‘’Companies are drawn to the cost savings and flexibility offered by outsourcing, such as improved working capital management and reduced inventory carrying costs. This shift towards outsourcing allows companies to maintain financial flexibility and better allocate resources,’’ comments Todd Bremer, vice president of consulting at GEP.

Making it appealing

For startups entering the logistics space, it’s crucial to demonstrate how they can assist companies in cutting operational costs and expanding their market presence. A significant portion of logistical expenses goes towards personnel, including drivers and office staff, who often command substantial salaries. High turnover rates further complicate matters, adding to the challenge of retaining experienced employees and managing internal operations effectively. Innovations that address these challenges stand a good chance of success in the industry.

However, it’s important to note that logistics operators tend to be hesitant about adopting new technology. Therefore, any innovations must be user-friendly and come with low operational costs to gain widespread acceptance. As companies seek to invest in streamlining operations and reducing costs, they will prioritise solutions that offer a clear return on investment and total cost of ownership calculations. Striking the right balance between innovation and cost-effectiveness will be key to success in the logistics market.

Neglecting to craft a robust business plan and clear financial projections can severely hamper the prospects of startups. When presenting to investors, it’s essential to go beyond highlighting innovation and demonstrate how it translates into profitability. Rather than inventing solutions in search of problems, focus on addressing existing business challenges.

Moreover, it’s vital to recover swiftly from setbacks. Spending excessive time dwelling on mistakes or uncertainties can be more detrimental than the errors themselves. Embrace failure as a natural part of the entrepreneurial journey. The key lies in embracing failures as learning opportunities, swiftly adapting, and continuing to progress forward. Remember, resilience is key to success in the startup world.

Investors be ready

‘’2024 looks like it will follow the trend of 2023, where robotics and AI technologies are still generating a lot of buzz and investment.

However, that doesn’t mean that investors are going to throw money at any company that says that they offer AI and robotics solutions. Investors will be looking at how the products fit the market demand, but also at the evidence of the problem that the solution addresses,’ explains Andrei.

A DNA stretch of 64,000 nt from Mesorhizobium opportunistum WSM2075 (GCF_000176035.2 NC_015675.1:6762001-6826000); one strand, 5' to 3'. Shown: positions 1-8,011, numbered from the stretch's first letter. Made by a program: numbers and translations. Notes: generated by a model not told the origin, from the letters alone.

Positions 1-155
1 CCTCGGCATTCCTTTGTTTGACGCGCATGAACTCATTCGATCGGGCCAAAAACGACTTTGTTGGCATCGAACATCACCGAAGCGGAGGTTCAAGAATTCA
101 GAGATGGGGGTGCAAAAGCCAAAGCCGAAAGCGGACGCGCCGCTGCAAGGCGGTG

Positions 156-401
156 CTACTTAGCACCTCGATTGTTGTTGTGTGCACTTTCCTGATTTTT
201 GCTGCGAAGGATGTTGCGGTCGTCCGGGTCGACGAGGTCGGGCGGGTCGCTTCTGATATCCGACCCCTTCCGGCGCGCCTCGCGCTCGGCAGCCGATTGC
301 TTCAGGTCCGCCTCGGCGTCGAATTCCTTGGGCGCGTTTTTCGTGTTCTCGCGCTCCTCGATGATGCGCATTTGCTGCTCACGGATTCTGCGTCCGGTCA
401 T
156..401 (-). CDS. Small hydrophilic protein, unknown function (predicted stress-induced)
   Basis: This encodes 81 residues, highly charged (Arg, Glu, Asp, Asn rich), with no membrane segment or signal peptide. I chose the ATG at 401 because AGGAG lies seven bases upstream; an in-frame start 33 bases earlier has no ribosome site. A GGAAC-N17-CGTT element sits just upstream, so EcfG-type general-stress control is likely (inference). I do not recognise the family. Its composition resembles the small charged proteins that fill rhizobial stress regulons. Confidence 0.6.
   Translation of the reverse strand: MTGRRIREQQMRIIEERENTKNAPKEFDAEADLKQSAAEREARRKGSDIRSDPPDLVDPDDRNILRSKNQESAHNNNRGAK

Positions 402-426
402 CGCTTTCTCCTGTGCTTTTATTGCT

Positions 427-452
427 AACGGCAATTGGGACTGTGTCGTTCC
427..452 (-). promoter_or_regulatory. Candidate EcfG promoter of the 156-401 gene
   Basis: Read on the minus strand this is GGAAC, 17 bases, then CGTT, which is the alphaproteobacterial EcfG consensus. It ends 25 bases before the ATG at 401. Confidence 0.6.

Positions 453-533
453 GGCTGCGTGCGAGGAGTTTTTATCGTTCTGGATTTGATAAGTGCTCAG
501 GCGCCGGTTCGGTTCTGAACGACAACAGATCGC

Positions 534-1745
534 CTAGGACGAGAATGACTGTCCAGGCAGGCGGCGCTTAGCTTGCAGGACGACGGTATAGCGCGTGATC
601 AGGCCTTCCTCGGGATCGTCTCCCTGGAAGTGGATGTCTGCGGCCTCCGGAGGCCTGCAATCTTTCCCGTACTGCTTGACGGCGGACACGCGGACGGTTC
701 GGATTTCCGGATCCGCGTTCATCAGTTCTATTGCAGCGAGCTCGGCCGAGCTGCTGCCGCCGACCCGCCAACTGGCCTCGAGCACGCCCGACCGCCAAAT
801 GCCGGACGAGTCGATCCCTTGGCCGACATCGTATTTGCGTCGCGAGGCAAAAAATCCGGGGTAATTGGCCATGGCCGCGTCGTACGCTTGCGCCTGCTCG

Investors are on the lookout for companies and technologies capable of rapid scalability, enabling them to seize market share swiftly and outpace competitors. Moreover, they are constantly seeking out groundbreaking technologies that can redefine entire industry categories.

Crucially, investors prioritise finding the perfect match for their portfolio. They carefully assess how your product aligns with their investment strategy and seek synergies that promise a mutually beneficial partnership. It’s about finding the right fit that ensures success for both parties involved.

‘Because no one has a crystal ball, most investors support a number of companies and technologies to increase their likelihood of success. What works well in supply chain and procurement is evaluating software companies based on the underlined market demand for their solutions, the proprietary technology, leadership, industry knowledge, and client roster, adds Todd.

As an investor talk to lots of people – listen to both praise and criticism and earnestly hear out all the feedback. Take the time to figure out who the competition is and talk to them, too. All of the details matter when your money is on the line, so make sure you do your due diligence.

‘’Also, asking yourself if you are investing in the right team is essential. Is there a team? Who is on the board of advisors? I suggest that any investor spend time with the management after vetting the idea. It’s important to understand who they are and what makes them tick. Are they after quick gains, or are they in it for the long run? How much relevant experience is there? How much skin in the game is there? All of these questions will give investors clear answers when looking for the right product and idea to invest in,’ finishes Sascha Dobbelaere, CEO at Tweave.